This is the 4th post in a series on the National Audit Office’s first official assessment of the new probation system introduced by the MoJ’s Transforming Rehabilitation reforms (summarised here). It focuses on Part Two of the NAO report which examines the current performance of both the National Probation Service (NPS) and the 21 new Community Rehabilitation Companies (CRCs).
Data on reoffending will not emerge until late 2017 (allowing a year after supervision for offenders to reoffend, and a further six months for offences to be proven in court). Therefore the NAO assessed performance on service levels which focus on the timeliness, completion and quality of delivery of services to offenders.
The NAO acknowledged that assessing performance was not easy because of limitations in both the availability and quality of data.
For the NPS robust data exists for only 18 of the 25 service levels with NPS managers expressing limited confidence in some of the data due to “quality issues caused by laborious and dated case and offender management systems”.
For the CRCs, data varied considerably between areas/providers with robust data available for 19 out of the 24 service levels and assurance metrics.
The NPS is performing at or above target levels in seven of these 18 service levels — although performance varies significantly across the seven NPS regions. NOMS service level agreements require that NPS achieves all targets by April 2017.
Overall, by December 2015, CRCs were meeting targets for seven of the 19 measures where NOMs considers robust data were available. Again, performance varies significantly across CRCs with the MoJ contracts requiring that CRCs achieve all targets by February 2017.
Community and suspended sentence orders
Both the NPS and the CRCs are set a 75% completion target for community orders and suspended sentence orders. National performance is 70% for NPS and 80% for CRCs, with NPS and CRC performance relatively stable. However, there is wide variation across NPS regions (12% range) and different CRCs (15% range):
Performance remains consistently lower than target levels in the allocation of unpaid work requirements for both the NPS and CRCs — unpaid work was also the subject of a very critical report by the Probation Inspectorate in January 2016.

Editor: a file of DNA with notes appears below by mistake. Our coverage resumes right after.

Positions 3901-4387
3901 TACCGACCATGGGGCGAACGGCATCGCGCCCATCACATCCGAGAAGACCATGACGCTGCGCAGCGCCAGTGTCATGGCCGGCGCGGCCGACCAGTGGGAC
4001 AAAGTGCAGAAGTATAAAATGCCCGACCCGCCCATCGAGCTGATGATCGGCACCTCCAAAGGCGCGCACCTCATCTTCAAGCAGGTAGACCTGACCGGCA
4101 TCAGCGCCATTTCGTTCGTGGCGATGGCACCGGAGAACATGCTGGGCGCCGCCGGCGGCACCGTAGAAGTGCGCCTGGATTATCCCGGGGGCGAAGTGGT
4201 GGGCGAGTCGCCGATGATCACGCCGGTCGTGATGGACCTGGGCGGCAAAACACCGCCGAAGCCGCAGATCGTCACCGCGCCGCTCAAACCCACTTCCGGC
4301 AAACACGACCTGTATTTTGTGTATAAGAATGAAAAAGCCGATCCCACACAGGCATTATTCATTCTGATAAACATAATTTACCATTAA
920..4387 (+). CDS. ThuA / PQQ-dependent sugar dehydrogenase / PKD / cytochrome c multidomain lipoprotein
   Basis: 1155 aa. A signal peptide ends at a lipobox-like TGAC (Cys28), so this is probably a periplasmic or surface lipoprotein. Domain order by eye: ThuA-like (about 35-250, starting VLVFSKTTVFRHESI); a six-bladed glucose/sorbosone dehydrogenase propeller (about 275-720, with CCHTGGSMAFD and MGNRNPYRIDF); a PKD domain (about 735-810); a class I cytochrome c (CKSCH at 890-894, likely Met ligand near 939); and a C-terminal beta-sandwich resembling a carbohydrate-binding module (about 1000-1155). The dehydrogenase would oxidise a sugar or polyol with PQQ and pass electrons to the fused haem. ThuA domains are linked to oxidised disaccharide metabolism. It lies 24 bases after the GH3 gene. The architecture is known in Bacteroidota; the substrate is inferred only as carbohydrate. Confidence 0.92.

The NAO’s prime purpose is to be the watchdog for value for public money; so unsurprisingly they scrutinised contract management arrangemetns closely.
It reports that NOMS has “invested significantly in the contract management of CRCs. Currently, 151 full-time equivalent staff, mainly from operational assurance and commercial contract management teams, are scrutinising CRCs.” I would replace the word “significantly” with “massively” — a whopping 2.1% of total contract value is spent on scrutiny.
The NAO questions whether this level of scrutinty is sustainable since the MoJ needs to achieve savings in its administrative budget of 50% by and overall resource savings of 15% by 2019-20.
The NAO assessed the level of contract management for the NPS as “weak”:
- The NPS has limited visibility of its contract commitments. It only has copies of around 30% of its contracts and does not know exactly what it spends on goods and services – its best estimate being £60 million between June 2014 and February 2015, with its contracts being much lower in value compared with CRC contracts. The NPS is working to establish a more accurate estimate of its spend and risk profile.
- There is currently limited governance of contracts within the NPS. An internal working group is exploring the future contract management and commissioning model for the organisation.
- The NPS has no core contract management capability and relies on the Ministry’s commercial specialists and its local staff with knowledge of older contracts.
There is not sufficient detail in the NAO report to make a clear assessment of how well the NPS and CRCs are currently performing. The picture is clearly mixed with a number of areas of under-performance, albeit data were collected only for the first 9 months of the new contracts when performance can be expected to be low.
In reality, we are not likely to be able to form a reliable picture of performance until the first set of re-offending figures are released in late 2017 — and even these will relate to the early months of operation.
In the meantime, we must look to the probation inspectorate to get a sense of whether performance is improving or deteriorating.